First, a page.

Sermon from July 25: Vignettes: Justice
Pentecost IX; July 25, 2021
“When the Son of Man comes, will he find faith on earth?”
That seems a strange question, especially in context. What does that have to do with the parable of the unjust judge? Stepping back, though, and looking at it from a distance, I’m convinced that it is very much to the point. In a time when, on the one hand, faith is being replaced by cynicism and, on the other hand, it is being replaced by certainty, you and I may well ask the question: Whenever Jesus wanders among us, does he find faith on earth?
Let’s work our way there, though, by getting inside the parables. Jesus told two parables here, and each of them has two characters. Just to do something different, let’s get inside the stories and imagine ourselves as the characters. I’m going to ask you to share your thoughts, so get your imaginations engaged.
The first story Jesus tells involves a widow and a judge. The widow has a lawsuit pending; Jesus doesn’t suggest what sort of thing it might be, but she hasn’t been able to get the judge to hear her case and give her justice. Here’s a question for you: What might the issue be?
Maybe he threw her out of her house. He’s a tax collector and over-taxed her. He’s the reason she’s a widow, responsible for her husband’s death. He rear-ended her car in traffic.
Well, she went to the judge’s court repeatedly. She got in his face. She wasn’t taking indifference for an answer. “Grant me justice against my opponent!” Think of the Mothers and Grandmothers of the Plaza de Mayo in Buenos Aires. From April 30, 1977, women have marched in front of the Casa Rosa – the President’s house – every Thursday afternoon at 3:30, demanding answers about the fate of the approximately 30,000 persons who have been “disappeared.” Of course, during the pandemic they have taken their march virtual, but think of it: women have protested every Thursday for the last forty-four years. “Grant me justice against my opponent!”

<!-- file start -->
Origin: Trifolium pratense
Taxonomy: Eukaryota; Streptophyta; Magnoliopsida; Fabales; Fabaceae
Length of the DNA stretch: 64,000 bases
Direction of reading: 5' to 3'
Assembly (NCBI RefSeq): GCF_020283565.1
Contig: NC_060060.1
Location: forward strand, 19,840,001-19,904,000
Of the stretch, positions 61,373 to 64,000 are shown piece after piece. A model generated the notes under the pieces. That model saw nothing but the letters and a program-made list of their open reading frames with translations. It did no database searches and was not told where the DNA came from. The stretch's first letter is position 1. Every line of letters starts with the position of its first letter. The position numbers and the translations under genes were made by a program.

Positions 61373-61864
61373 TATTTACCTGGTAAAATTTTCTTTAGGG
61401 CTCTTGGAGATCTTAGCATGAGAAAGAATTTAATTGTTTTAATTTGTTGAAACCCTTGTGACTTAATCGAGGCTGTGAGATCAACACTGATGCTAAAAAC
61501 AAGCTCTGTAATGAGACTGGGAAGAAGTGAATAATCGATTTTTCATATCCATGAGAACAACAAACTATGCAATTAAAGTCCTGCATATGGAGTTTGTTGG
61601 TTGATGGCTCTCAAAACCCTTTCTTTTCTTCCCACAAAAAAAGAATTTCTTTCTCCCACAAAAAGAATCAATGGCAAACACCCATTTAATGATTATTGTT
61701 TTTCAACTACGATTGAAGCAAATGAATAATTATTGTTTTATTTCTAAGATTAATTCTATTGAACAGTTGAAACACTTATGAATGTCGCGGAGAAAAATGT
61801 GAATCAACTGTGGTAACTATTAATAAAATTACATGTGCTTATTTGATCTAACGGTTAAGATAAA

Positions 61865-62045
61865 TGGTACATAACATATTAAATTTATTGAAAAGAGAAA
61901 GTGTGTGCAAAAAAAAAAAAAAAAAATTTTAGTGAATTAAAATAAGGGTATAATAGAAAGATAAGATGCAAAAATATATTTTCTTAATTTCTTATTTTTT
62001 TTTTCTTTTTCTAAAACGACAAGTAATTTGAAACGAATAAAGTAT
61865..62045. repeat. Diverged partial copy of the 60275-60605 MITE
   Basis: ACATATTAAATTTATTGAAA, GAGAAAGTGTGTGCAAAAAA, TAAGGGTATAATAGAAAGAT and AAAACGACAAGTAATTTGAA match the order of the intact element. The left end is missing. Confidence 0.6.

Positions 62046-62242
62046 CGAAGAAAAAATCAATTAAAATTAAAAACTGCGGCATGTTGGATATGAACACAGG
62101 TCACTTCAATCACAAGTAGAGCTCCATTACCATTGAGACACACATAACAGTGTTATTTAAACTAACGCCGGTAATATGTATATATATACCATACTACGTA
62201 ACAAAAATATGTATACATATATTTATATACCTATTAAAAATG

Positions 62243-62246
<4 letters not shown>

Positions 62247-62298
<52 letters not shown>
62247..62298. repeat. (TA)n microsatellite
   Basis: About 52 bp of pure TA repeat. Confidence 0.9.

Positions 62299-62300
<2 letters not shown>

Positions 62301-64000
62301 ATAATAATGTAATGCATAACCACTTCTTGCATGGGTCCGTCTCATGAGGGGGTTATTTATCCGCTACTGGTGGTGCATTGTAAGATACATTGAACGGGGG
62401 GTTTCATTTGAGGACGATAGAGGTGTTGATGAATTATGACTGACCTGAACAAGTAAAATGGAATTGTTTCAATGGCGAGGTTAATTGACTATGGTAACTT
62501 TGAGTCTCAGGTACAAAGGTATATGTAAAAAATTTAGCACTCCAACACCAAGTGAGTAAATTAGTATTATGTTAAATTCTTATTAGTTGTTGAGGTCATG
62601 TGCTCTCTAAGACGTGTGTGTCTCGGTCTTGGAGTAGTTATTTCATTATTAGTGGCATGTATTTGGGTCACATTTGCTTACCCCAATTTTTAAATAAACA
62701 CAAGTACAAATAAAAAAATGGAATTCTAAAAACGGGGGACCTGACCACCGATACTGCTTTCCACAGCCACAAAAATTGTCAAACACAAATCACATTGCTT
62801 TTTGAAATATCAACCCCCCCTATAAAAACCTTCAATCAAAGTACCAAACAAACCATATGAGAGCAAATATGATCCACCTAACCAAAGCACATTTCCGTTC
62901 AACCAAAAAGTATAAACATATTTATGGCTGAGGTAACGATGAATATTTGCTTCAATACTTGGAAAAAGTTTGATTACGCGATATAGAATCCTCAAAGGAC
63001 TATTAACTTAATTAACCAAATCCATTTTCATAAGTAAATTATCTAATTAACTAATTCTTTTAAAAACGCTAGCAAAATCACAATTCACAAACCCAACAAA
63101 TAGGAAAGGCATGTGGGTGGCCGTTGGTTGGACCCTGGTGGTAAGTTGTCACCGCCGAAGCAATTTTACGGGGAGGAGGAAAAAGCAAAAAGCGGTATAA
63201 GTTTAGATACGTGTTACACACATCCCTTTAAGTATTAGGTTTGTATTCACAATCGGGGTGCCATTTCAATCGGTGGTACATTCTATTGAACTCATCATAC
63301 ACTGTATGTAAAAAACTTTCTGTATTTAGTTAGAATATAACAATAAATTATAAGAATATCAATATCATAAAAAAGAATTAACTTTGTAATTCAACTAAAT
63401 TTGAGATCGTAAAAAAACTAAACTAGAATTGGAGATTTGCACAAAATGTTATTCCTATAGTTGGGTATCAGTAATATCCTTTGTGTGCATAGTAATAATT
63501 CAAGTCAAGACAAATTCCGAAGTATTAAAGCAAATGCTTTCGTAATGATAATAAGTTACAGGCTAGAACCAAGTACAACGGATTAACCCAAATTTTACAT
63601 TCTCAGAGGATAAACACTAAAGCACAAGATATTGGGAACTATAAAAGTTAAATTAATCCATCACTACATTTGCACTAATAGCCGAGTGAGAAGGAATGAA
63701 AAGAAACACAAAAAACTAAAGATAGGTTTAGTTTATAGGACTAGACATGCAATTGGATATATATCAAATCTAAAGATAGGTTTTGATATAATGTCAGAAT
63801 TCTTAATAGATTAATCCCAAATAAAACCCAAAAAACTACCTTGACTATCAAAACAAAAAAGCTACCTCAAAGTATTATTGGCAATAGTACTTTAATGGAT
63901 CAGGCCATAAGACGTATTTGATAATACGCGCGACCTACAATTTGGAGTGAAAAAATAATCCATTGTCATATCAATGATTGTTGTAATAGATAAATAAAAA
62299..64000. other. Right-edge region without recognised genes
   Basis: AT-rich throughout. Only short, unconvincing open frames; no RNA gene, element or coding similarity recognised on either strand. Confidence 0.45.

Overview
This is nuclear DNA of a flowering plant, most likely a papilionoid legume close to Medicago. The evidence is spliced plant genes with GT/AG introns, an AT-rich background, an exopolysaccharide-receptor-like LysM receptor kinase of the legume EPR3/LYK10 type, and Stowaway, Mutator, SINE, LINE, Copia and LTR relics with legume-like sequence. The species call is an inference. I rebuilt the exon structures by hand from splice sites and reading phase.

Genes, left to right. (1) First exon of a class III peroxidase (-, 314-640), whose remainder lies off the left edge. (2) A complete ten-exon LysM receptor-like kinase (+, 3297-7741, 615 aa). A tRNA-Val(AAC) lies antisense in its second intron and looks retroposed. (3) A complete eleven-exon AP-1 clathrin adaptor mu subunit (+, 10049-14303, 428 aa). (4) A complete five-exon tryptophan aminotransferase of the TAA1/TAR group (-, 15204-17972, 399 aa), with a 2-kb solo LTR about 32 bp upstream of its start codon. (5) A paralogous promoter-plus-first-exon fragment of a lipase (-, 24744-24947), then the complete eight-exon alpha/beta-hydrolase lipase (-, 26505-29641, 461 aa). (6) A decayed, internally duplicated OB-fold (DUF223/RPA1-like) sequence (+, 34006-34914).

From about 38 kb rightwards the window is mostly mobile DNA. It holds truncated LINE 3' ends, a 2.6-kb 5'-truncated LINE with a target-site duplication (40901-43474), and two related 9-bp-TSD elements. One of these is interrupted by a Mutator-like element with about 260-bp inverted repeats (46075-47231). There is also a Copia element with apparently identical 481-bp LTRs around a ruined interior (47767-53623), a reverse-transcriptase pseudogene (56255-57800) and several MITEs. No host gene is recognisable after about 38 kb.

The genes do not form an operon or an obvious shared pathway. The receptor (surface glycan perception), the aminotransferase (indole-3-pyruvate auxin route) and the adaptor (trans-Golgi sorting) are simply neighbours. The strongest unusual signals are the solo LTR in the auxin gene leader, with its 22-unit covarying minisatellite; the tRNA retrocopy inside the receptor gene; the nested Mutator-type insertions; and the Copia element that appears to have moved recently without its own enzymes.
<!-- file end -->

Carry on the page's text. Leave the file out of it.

Or, closer to home, Raleigh, North Carolina, where on April 29, 2013 the Rev. William Barber of the NAACP led the first Moral Monday protest. Mondays when the North Carolina legislature is in session, those advocating for civil rights go to the State Capitol and ensure that some of them are peacefully arrested by entering the building. The idea of Moral Mondays has spread to other states, including Nebraska and Iowa. “Grant me justice against my opponent!”
Now, imagine we’re the judge in this story. “Though I have no fear of God and no respect for anyone,” he says of himself. Is anyone truly that self-aware, that honest? “I don’t give a darn about justice; I don’t believe that I need to answer to God.” Can you imagine why he doesn’t do his job?
He doesn’t care. He doesn’t want to give her the satisfaction of giving in. He’s a male chauvinist. It’s too much work. It’s too trivial for his notice. He’s holding out for a bribe.
Finally, though, he’s had enough of the widow’s harangue, and gives her what she asks. And the funny thing is that in this parable Jesus compares the unjust judge to God; if this creep will finally give in and give the widow justice, will not God give justice to those who cry out for it?